Automation of a protocol for rapidly analyzing gene expression on a large scale will yield faster results at less cost

Jun 22, 2012
Figure 1: The automated CAGE cDNA preparation system for rapid genome-wide gene expression analysis. © 2012 Masayoshi Itoh, RIKEN Omics Science Center

To generate an overall view of cell function, molecular biologists build simultaneous expression, or activity, profiles of thousands of genes. Gene expression begins with a process called transcription, during which the DNA sequence encoding a gene is copied into RNA. The information contained in the transcript is then translated into a chain of amino acids that folds up to form a functional protein molecule.

Building on a technique called cap analysis of (CAGE) to identify and analyze transcription start sites and their , a research team in Japan, led by Masayoshi Itoh of the RIKEN Omics Science Center in Yokohama, has developed a large-scale technique for analyzing gene expression that increases productivity eight-fold compared to previous methods.

The original CAGE protocol involves 17 steps including a process that ‘traps’ the ends of the original transcripts, numerous extractions using organic solvents, and centrifugation to create complementary DNA (cDNA) libraries. Itoh and his colleagues simplified and eliminated the PCR amplification step to reflect the original expression profile. The prepared libraries consisted of millions of DNA molecules, each corresponding to the transcription start site. The researchers then determined the sequence of these cDNA molecules, and the amount of each one, using a single molecule sequencer called the HeliScope Genetic Analysis System.

Since each step in the original protocol was performed manually, the technique was labor intensive and it took approximately six weeks to prepare 96 cDNA libraries. Itoh and colleagues currently have two of the new systems in place that allow them to generate 192 cDNA libraries every eight days. The automation cuts sequencing costs because it involves less manual work, and the system can be used with the three most common DNA sequencing platforms.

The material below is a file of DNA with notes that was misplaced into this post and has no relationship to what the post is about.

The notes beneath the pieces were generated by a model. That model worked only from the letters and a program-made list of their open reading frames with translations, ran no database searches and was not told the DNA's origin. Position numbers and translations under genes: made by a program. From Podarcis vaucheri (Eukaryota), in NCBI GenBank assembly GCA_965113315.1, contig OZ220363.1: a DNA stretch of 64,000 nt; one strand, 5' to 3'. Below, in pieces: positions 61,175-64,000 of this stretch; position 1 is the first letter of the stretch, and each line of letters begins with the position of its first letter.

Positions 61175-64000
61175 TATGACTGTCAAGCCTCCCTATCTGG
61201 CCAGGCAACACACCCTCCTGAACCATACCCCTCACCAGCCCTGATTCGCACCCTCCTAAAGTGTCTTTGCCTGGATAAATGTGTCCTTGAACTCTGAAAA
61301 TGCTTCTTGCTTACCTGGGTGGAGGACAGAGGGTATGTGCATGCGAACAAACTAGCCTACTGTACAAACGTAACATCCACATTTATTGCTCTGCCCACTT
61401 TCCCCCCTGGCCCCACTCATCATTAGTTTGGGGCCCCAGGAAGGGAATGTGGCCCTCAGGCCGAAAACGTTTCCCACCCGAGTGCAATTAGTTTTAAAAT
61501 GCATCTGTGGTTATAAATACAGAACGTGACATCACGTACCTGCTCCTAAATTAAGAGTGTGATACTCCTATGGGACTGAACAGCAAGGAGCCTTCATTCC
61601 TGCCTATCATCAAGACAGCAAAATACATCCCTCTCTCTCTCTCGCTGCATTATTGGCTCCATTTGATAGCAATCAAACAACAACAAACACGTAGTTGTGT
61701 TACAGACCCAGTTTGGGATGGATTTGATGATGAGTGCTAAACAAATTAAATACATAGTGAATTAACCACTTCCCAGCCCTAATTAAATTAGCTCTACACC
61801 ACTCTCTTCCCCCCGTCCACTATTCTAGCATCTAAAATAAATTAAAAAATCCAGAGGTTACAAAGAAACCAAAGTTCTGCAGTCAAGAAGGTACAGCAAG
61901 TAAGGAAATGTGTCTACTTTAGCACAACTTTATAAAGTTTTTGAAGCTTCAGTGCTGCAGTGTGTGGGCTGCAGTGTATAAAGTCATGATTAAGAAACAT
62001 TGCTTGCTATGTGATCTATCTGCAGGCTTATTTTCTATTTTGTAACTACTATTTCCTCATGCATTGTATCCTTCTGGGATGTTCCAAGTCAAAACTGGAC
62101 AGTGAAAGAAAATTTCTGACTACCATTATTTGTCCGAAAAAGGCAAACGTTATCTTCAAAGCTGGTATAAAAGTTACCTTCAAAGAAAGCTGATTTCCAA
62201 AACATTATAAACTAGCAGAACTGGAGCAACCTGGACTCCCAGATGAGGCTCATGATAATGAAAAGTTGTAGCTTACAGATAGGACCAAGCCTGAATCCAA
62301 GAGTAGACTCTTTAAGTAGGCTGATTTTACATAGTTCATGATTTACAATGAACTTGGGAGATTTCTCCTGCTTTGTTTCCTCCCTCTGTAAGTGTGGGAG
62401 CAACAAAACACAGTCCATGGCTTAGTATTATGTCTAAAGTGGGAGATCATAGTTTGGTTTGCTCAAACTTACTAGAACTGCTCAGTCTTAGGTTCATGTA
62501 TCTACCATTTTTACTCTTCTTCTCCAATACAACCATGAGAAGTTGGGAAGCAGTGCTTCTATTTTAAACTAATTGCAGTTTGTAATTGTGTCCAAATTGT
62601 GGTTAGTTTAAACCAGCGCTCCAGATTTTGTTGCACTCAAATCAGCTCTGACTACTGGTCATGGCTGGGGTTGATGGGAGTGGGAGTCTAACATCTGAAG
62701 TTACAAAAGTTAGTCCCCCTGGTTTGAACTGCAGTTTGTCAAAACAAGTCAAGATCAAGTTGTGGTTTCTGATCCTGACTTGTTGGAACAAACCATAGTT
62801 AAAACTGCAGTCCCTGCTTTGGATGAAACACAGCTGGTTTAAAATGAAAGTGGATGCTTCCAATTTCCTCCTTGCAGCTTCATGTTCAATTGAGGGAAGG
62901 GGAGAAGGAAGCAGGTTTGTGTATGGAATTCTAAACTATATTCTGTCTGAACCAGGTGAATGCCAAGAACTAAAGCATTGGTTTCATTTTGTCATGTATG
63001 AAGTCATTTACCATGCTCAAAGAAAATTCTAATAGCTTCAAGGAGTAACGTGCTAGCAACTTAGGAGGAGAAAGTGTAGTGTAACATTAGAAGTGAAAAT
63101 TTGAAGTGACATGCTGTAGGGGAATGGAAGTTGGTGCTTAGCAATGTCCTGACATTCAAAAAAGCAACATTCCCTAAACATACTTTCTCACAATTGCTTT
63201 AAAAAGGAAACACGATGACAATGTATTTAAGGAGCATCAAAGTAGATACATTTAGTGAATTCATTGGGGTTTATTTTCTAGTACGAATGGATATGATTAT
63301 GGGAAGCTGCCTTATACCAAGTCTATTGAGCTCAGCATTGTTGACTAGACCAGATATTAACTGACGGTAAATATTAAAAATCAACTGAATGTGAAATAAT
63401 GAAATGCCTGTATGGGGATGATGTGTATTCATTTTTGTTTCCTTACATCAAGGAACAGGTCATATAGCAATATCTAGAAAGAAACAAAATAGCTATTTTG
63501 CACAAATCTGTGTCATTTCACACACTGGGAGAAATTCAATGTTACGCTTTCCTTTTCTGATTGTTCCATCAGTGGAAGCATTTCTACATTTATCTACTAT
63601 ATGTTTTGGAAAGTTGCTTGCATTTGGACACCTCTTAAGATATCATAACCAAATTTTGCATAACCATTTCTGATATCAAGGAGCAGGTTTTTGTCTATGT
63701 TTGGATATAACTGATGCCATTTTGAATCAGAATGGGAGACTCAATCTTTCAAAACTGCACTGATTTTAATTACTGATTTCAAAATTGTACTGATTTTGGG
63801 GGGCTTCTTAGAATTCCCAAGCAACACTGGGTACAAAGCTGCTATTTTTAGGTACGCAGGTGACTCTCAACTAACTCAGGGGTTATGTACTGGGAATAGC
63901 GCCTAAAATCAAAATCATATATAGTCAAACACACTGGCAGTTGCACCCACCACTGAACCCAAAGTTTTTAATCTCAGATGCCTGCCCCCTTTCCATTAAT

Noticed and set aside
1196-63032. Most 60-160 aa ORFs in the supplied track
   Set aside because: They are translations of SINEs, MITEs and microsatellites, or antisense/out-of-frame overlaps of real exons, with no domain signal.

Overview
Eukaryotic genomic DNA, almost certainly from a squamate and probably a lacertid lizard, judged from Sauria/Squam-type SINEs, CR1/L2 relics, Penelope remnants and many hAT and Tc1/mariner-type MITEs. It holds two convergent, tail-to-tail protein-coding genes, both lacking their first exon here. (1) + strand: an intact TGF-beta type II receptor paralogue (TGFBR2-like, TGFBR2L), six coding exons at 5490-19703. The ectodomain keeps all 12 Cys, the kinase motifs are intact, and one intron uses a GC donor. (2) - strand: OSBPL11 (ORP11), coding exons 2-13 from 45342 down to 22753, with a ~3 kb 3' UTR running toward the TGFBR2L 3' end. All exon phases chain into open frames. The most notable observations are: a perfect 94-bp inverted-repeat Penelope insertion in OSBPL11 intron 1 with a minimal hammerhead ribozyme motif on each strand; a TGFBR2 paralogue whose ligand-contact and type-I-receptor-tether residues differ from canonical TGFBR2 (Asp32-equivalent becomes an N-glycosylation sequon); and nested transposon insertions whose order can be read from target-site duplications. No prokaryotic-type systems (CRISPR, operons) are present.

Itoh and his colleagues achieved this improvement by adapting CAGE so that all the steps are completed by an automated system consisting of a robotic manipulator arm equipped with an 8-channel liquid-handling device (Fig. 1). They simplified the protocol further by using magnetic beads to purify the cDNA. The automated method is significantly faster than the original protocol and reliably produces highly accurate sequences. Since constant supervision is not required, two or more systems can be easily operated simultaneously.

“We are currently developing the automation system for the next generation Illumina HiSeq2000 sequencing platform,” says Itoh. “This involves improving the steps that produce and trap the transcription start site cDNAs, and we aim to establish the new library preparation system in the first half of 2012.”

Explore further: DOE 'Knowledgebase' links biologists, computer scientists to solve energy, environmental issues

More information: Itoh, M., Kojima, M., Nagao-Sato, S., Saijo, E., Lassmann, T., Kanamori-Katayama, M., Kaiho, A., Lizio, M., Kawaji, H., Carninci, P., et al. Automated workflow for preparation of cDNA for cap analysis of gene expression on a single molecule sequencer. PLoS ONE 7, e30809 (2012). www.plosone.org/article/info%3… journal.pone.0030809

Shiraki T., Kondo S., Katayama S., Waki K., Kasukawa T., Kawaji H., Kodzius R., Watahiki A., Nakamura M., Arakawa T., Fukuda, S., Sasaki, D., Podhajska, A., Harbers, M., Kawai, J., Carninci, P., Hayashizaki, Y. Cap analysis gene expression for high-throughput analysis of transcriptional starting point and identification of promoter usage. Proceedings of the National Academy of Sciences 100, 15776–15781 (2003). www.pnas.org/content/100/26/15776.full

Kanamori-Katayama M., Itoh M., Kawaji H., Lassmann T., Katayama S., Kojima, M., Bertin, N., Kaiho, A., Ninomiya, N., Daub, C. O., Carninci, P., Forrest, A. R. R., Hayashizaki, Y. Unamplified cap analysis of gene expression on a single molecule sequencer. Genome Research 21, 1150–1159 (2011). genome.cshlp.org/content/21/7/1150.short

add to favorites email to friend print save as pdf

Related Stories

Researchers use light to switch on gene expression

May 10, 2012

Imagine being able to control genetic expression by flipping a light switch. Researchers at North Carolina State University are using light-activated molecules to turn gene expression on and off. Their method enables greater ...

Recommended for you

Going to extremes for enzymes

22 hours ago

In the age-old nature versus nurture debate, Douglas Clark, a faculty scientist with Berkeley Lab and the University of California (UC) Berkeley, is not taking sides. In the search for enzymes that can break ...

User comments : 0